Now let’s take this to the online realm with two questions.

Q: Where do you have more information about someone – the bank or Match.com?

A: Match.com

Q: Where do you have more time to construct a witty response – the bank or Match.com?

A: Match.com

The defense rests, your honor.

When you’re sifting through people’s profiles and have all the time in the world to come up with something to say, there’s really no excuse for not keeping things light.

Because keeping things light is what allows us to let down our guard and connect.

It’s not about trying to carefully prod to find out if he’s a player or whether he’s hung up on his girlfriend. Successful online flirtation is about being the most fun out of any other woman he’s emailing.

I dated online for 10 years and if I did one thing right, it was knowing how to flirt. When other guys were pushing too hard for a phone number or a date (you know who I’m talking about!), I’d keep making women laugh. By the time I finally did ask for her number (after a week or so), she was excited to give it to me. And why not? She’s finally going to get to meet the witty guy who wasn’t trying to steamroll her into the bedroom. What a novel idea!

A lot of people – maybe even you – may feel that your personality is dependent on where you are. You may say, “I’m not good on email,” or “I’m terrible on the phone,” or, “I’m a lot better when I’m comfortable with someone”.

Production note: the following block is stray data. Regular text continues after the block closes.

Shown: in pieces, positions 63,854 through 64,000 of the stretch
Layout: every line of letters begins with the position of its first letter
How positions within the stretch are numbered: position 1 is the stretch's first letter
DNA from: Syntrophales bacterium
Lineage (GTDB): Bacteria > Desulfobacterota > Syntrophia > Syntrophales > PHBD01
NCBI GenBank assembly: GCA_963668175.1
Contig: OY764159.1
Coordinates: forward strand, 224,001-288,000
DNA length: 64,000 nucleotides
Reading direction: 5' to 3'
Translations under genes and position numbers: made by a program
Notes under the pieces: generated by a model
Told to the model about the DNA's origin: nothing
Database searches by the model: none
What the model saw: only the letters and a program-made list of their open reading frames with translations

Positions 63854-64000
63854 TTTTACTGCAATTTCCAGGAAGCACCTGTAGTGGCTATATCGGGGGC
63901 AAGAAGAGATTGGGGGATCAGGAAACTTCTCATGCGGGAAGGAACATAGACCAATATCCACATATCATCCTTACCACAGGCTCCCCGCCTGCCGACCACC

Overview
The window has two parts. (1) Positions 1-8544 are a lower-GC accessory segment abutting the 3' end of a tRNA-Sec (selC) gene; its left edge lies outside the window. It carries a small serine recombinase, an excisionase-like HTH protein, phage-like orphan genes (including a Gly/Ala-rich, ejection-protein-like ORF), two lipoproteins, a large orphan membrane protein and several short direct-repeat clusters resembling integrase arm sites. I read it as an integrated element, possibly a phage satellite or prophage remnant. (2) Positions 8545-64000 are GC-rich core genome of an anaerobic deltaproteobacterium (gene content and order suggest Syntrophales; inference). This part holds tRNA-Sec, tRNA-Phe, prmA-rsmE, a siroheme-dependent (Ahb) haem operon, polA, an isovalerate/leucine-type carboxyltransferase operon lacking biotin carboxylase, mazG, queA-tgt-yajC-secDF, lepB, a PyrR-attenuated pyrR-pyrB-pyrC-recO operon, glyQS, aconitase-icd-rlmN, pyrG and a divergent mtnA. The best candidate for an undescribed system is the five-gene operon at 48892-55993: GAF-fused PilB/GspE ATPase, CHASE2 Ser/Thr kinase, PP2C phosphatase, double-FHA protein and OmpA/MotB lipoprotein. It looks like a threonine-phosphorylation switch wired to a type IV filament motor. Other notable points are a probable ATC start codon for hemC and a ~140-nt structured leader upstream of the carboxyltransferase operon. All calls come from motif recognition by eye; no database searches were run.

Well guess what? You’re never going to get the chance to get comfortable with anyone until you realize that your personality has to shine EVERYWHERE.

And if you can be warm and playful with someone you know, you can be that way with someone you don’t know.

And if you can be warm and playful with someone you know, you can be that way with someone you don’t know.

And if you can be funny with a stranger at the bank without having any information, you can be funny with a stranger online when you do have information.

You are the same woman whether you’re emailing, talking on the phone, or meeting in person. You have the same stories, the same beliefs, and the same vocabulary.

All that’s different is how you choose to handle it.

I fully explain my two email techniques – Opinion Openers and Fun Fiction – in Volume 4 of my Finding the One Online program. Once you learn how to do this, it’s like magic.

Men will be eating out of the palm of your hand, because you’re the only woman who knows how to flirt with him the way HE likes.

So get over that idea that you can’t flirt online and start making some cocktail party conversation with a stranger.

Join our conversation (19 Comments).
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  1. 1

    Evan wrote: A lot of people — maybe even you — may feel that your personality is dependent on where you are. You may say, “I’m not good on email,” or “I’m terrible on the phone,” or, “I’m a lot better when I’m comfortable with someone”.
    Well guess what? You’re never going to get the chance to get comfortable with anyone until you realize that your personality has to shine EVERYWHERE.
    And if you can be warm and playful with someone you know, you can be that way with someone you don’t know.